The Archive's internet presence is via the "jazzbasen" website at The website was set up in collaboration with the National Library and provides a knowledge base for Norwegian jazz history. The central element is an advanced database of discographical information, based on the Norwegian Jazz Discography 1905-1998, but with some additions. There are also biographies of important Norwegian jazz performers, surveys of jazz history, a photo gallery and, not least, two hours of recorded examples from the history of Norwegian jazz. Access is available in both English and Norwegian. In addition, the Archive has produced and contributed to historical exhibitions, has arranged "themed" evenings, and has contributed to several fora by way of lectures on historical aspects of Norwegian jazz.



Jazz in Norway today is strong, and Norwegian jazz musicians get noticed by other countries. The music has developed, changed and grown steadily from small beginnings. In the same way that we document the earliest impulses in Norway's jazz history, we also have to document the expression and activities of contemporary society. Events in the news also affect how we interpret (and listen to) the past. In this regard there are plenty of tasks still to be tackled. NJA is a very small and specialised institution. Maybe this kind of activity still has an important part to play in a world where dissemination and information increasingly appear approximate and imprecise, and where technology makes it possible to disseminate without deeper meaning. The provision of large databases remains important to such an implementation.

NJA's most important resource is its material, along with the staff who connect with it. The Archive wants to be able to contribute to general historical, biographical and discographical knowledge via the material in its collections, and to offer instruction on, and research into, the study of jazz in Norway by students, journalists, researchers and others. We hope for a steady increase in the possibilities for use of the materials in our collections, and to make use of them in the development of our knowledge of jazz in Norway, and of the story of jazz in general.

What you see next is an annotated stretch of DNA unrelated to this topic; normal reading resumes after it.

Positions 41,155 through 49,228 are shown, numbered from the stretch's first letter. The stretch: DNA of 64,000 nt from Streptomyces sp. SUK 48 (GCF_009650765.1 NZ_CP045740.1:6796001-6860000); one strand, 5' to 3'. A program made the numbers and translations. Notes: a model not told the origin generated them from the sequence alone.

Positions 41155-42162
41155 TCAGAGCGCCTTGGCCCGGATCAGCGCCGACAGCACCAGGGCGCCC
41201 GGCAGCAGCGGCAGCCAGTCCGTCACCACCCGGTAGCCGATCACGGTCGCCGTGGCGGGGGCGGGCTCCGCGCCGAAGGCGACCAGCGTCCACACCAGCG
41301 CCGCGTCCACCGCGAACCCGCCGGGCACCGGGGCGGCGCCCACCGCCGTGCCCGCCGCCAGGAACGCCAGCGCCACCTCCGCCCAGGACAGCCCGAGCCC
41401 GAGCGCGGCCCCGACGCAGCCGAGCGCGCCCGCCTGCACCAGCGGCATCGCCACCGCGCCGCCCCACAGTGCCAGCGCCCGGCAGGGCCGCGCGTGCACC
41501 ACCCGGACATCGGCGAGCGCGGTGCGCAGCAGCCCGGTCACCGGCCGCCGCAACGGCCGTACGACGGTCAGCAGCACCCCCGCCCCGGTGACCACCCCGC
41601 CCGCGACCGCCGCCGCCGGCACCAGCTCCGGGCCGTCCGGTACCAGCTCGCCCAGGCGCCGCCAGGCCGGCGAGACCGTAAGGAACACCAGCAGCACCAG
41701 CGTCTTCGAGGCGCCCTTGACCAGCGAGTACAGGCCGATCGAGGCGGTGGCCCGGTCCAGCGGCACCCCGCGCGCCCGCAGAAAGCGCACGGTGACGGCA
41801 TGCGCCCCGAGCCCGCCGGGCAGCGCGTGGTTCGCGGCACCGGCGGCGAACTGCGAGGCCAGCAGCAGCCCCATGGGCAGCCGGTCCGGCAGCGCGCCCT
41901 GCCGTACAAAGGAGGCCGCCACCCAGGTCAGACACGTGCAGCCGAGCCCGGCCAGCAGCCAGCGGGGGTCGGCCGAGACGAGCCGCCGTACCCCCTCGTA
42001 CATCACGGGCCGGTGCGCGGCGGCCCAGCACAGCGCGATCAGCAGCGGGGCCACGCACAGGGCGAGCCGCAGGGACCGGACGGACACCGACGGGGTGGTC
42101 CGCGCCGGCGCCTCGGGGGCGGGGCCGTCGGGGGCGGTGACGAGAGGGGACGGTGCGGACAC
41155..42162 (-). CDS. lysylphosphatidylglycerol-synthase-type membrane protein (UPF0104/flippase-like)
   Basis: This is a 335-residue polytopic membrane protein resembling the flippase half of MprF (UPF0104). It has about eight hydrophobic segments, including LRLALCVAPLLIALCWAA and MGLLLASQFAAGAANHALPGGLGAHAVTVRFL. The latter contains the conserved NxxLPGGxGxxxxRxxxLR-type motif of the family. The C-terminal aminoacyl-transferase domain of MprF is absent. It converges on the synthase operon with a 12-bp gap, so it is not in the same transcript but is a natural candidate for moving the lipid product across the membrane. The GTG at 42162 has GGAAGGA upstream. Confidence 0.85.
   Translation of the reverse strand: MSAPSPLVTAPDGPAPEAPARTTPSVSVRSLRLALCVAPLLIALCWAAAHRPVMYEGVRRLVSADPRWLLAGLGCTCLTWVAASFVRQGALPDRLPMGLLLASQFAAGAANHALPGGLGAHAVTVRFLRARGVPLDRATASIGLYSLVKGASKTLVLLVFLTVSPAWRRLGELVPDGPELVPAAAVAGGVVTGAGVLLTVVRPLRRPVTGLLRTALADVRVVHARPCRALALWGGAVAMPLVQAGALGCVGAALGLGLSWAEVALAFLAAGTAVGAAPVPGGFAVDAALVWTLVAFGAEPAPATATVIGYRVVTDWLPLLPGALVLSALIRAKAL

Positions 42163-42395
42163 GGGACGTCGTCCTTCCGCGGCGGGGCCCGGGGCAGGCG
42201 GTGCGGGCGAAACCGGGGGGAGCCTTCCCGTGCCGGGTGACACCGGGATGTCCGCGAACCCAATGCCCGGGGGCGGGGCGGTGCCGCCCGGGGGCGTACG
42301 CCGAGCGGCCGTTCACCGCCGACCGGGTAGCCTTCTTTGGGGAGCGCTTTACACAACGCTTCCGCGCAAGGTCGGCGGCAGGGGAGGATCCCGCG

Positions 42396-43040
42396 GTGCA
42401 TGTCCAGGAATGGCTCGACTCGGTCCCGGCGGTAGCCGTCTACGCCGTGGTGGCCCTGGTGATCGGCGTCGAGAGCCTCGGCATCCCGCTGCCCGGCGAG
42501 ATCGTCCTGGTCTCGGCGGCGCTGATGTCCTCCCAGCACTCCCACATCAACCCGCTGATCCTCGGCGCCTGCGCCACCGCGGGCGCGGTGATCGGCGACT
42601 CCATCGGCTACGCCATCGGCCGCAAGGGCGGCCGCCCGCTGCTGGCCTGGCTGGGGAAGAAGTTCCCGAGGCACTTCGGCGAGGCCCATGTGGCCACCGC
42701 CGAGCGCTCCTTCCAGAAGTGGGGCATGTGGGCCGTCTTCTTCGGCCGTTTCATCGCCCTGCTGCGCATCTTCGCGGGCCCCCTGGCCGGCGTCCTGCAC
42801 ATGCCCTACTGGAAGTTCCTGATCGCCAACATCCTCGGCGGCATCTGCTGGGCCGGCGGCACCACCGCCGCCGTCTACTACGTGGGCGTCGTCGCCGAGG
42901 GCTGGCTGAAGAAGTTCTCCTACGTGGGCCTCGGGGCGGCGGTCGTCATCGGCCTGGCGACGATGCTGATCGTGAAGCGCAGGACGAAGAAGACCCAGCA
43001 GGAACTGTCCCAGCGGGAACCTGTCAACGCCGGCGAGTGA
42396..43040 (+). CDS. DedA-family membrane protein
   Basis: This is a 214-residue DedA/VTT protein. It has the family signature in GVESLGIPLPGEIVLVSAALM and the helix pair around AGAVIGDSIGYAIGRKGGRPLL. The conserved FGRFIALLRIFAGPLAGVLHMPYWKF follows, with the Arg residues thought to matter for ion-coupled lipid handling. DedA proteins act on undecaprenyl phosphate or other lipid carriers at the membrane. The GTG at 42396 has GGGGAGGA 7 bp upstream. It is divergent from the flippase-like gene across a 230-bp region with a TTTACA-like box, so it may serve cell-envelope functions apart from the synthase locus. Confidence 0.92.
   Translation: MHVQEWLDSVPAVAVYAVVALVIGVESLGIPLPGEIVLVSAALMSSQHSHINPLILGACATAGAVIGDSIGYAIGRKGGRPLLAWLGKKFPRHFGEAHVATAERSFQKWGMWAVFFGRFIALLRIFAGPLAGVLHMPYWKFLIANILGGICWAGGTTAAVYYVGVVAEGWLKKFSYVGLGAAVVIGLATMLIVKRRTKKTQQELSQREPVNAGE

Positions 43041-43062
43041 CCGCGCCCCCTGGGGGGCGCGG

Finn J. Kramer-Johansen has led the Norsk jazzarkiv since 1984. He studied cultural work at the Hogskølan in Telemark, and has a Master's degree from the University of Oslo.

  1. Oslo, the Norwegian capital, was called Christiania [Kristiania] between 1624 and 1925.

  2. The following institutions are represented on the NJA board: Institutt for musikk, NTNU; Institutt for musikk og teater, Universitet i Oslo; Musikkinformasjonssenteret [the Norwegian Music Information Centre]; Nasjonalbiblioteket [the National Library of Norway]; and the Norsk Jazzforum.

  3. The three books are Johs Bergh, Jazz not og swing: Jazz i Norge 1920-1940 (Oslo: NJA, 1987); Sigarett Stomp: Jazz i Norge 1940-1950 (ibid., 1991); and Cool, Klover og Dixie: Jazz i Norge 1950-1960 (ibid., 1997). The discography referred to is Bergh's Norwegian Jazz Discography 1905-1998 (Oslo: NJA, 1999).

  4. Johs Bergh and Jan Evensmo, Jazz Tenor Saxophone in Norway 1917-1959 (Oslo: NJA, 1996)

  5. Steinar Kristiansen, Norges musikkhistorie (Oslo: Aschehoug, 2002), vol. 5.

  6. These recordings are numbered HJCD9001, 9002 and 9003. They respectively accompany volumes 1, 2 and 3 of Bergh's study.